Cleveland Still Rocks

Posted By on June 12, 2007

It’s June 9 and I’m hanging out with my friend, Tom Lash, a rock bassist turned technology entrepreneur. We’re going to the House of Blues to hear Fountains of Wayne, a great pop band mounting a rare tour behind Traffic and Weather, perhaps their best album. It’s a cool, clear evening, and downtown Cleveland is buzzing. At this point, the Cavs have only lost one game to the Spurs in their first NBA Finals appearance, and the mood seems upbeat. Lots of people are out, and the city, all torn up for months for multiple highway and construction projects, seems full of potential. And just to show that it ain’t dead yet as a rock ‘n’ roll town, Ian Hunter (who has had something positive to say about Cleveland) is playing at the Beachland Ballroom, the region’s most authentic joint. Fountains of Wayne or Ian Hunter? Tough choice. But you have to make one.

Before the show, we eat at House of Blues. The food’s pretty good; Tom had catfish nuggets, I had voodoo shrimp. The drinks were fine, the service more than adequate, the atmosphere comfortably funky and unexpectedly idiosyncratic.

The show was very good: about an hour an 15 minutes of rock ‘n’ roll, featuring tunes old (“Mexican Wine” and that smash, “Stacy’s Mom”) and new, like “Someone To Love” (the first T&W single), the funny, pulp fiction “Strapped for Cash” and my favorite, that homage to Department of Motor Vehicles hotties, “Yolanda Hayes.” The Wayne boys didn’t say much; Chris Collingwood, the stringbean, geekily charismatic lead singer, drank O’Doul’s like he was wearing a badge, and the occasional backup singers added the requisite cheesiness. Too bad Collingwood’s voice was a little thin; sounded like he was fighting a cold. But the tunes were great: smartass, witty, sociologically acute, they suggested there’s plenty of life left in what used to be known as power pop.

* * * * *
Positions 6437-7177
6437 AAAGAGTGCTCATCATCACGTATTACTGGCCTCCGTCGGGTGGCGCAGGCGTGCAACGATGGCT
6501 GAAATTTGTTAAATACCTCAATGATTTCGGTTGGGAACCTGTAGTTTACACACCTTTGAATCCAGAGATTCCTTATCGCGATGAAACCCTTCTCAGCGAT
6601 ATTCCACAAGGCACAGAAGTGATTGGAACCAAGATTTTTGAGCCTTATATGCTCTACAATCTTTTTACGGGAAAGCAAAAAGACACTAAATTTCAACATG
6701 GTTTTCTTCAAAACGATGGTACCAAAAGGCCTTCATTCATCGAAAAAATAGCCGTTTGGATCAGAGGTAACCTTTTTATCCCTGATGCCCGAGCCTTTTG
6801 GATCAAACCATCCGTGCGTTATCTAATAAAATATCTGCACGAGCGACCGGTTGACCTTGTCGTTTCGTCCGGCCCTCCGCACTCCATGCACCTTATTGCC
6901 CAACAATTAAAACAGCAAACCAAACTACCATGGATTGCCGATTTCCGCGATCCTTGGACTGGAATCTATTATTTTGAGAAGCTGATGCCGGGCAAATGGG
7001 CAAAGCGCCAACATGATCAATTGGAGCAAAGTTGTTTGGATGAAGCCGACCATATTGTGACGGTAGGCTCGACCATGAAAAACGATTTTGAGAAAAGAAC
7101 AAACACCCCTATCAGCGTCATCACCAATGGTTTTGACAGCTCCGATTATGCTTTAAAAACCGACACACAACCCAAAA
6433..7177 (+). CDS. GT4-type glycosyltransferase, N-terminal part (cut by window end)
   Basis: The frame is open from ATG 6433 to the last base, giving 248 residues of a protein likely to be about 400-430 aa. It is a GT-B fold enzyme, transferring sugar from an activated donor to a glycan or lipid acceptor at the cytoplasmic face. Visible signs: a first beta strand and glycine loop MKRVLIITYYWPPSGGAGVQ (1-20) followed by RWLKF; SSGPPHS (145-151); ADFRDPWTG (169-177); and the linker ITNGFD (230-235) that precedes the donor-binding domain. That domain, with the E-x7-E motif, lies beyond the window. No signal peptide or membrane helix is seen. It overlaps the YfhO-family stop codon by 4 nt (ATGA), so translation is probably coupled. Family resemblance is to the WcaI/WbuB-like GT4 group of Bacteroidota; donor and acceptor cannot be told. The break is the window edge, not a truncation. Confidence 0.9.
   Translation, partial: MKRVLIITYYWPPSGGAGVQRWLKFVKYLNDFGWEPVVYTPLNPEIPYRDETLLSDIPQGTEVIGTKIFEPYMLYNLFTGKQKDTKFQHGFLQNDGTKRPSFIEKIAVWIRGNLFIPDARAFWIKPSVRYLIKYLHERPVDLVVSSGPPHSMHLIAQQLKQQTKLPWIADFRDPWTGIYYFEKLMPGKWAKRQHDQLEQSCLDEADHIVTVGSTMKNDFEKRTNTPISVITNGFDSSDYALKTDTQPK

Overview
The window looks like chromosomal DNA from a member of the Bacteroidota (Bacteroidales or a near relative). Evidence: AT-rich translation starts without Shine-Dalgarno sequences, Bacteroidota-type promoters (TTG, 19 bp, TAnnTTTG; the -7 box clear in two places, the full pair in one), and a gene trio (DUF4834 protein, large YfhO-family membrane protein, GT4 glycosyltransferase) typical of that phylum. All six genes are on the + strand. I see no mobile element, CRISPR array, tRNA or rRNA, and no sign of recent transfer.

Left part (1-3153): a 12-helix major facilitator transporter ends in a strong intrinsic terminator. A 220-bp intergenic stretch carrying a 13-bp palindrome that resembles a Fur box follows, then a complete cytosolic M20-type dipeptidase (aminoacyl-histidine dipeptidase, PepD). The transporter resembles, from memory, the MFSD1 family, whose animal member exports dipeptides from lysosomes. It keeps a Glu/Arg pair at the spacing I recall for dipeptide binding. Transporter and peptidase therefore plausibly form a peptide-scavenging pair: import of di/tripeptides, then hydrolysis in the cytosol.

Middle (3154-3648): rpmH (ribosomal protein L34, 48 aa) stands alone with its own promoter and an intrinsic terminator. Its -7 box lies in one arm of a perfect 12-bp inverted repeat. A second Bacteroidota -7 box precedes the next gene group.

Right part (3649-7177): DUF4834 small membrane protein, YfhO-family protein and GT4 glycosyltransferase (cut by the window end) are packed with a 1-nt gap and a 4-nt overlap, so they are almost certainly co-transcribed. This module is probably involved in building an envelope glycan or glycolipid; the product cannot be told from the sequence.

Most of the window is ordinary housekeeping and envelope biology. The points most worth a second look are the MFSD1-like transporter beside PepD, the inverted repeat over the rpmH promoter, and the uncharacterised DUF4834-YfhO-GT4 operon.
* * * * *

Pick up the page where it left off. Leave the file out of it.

The scene was cool, too. Not only did Tom and I run into several friends, we discovered that R. Scott Krauss, the great, original drummer for Pere Ubu, Cleveland’s legendary underground band, is working in the House of Blues store, and liking it. Nice to see downtown types have a downtown to enjoy. One can only hope the city begins to leverage the House of Blues vibe.


One Response to “Cleveland Still Rocks”

  1. Rick Rocker says:

    Oh no.. Cleveland no longer rocks. Rock’s new HQ is Austin Tx.

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About the author

I'm a veteran critic and business writer who reads and listens and writes about music, books, hotels and travel. I've been in the business for many years and still enjoy it. My pride and joy is my book, Cleveland Rock & Roll Memories. Follow me on Twitter: